5. These are important numbers to keep before the public. It might help discourage tithing. However, by this point the interest is probably the main source of income. What they need are some massive lawsuits. If juries knew just how wealthy they were, they might be more generous in settlements.

  6. The thing about this money is that it doesn’t cycle (except for when a mid level extravagant whacko redoes his house)…. In the US, it is a yearly withdrawal out of the economy with little recycling back into the economy. It is only a matter of time before the steady flow outward drains the system past it’s ability to sustain itself. Oh, wait, that’s already happened.

    See “government shutdown” and “inability to pay your debts”…. Still they take take take….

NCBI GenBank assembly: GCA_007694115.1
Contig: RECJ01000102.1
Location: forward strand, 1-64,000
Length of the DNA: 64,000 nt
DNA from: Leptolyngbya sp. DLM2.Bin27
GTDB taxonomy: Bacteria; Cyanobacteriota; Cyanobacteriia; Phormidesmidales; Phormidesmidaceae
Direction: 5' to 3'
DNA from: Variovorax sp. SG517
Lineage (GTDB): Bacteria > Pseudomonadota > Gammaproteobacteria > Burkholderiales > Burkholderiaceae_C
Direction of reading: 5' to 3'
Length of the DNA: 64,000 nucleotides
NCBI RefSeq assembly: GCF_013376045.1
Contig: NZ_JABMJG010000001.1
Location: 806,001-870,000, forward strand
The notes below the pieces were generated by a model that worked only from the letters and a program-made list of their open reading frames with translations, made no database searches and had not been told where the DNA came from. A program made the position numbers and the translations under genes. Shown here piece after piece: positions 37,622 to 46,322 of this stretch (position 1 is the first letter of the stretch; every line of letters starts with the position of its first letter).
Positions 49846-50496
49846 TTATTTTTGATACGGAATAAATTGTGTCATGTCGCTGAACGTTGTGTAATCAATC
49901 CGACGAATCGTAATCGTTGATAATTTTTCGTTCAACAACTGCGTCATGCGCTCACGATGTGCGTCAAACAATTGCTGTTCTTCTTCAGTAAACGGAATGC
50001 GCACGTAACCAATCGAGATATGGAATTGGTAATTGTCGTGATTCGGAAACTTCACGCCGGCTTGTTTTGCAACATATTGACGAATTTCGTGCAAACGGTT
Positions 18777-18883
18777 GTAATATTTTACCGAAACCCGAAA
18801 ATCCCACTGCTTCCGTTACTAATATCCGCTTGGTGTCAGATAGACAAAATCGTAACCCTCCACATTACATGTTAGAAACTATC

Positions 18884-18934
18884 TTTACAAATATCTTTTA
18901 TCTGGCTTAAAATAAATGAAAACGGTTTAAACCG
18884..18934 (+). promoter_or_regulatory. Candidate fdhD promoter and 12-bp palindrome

7. what is the situation with church tax in germany?
    Can you opt out, I seem to remember you can. This to me is a bit arse over tit, surely you should have to opt in. I bet then even most catholic church goers wouldn’t contribute.

    • In reply to #13 by jjbircham:

      what is the situation with church tax in germany?
      Can you opt out, I seem to remember you can. This to me is a bit arse over tit, surely you should have to opt in. I bet then even most catholic church goers wouldn’t contribute.

      You can opt out, however you have to go to the local court and pay a fee (here in north rhine-westphalia it’s 30 €). There is a recent court decision that you can’t opt out of paying church taxes and still consider yourself a member of the church and receive the sacraments. (link in german: Welt.de)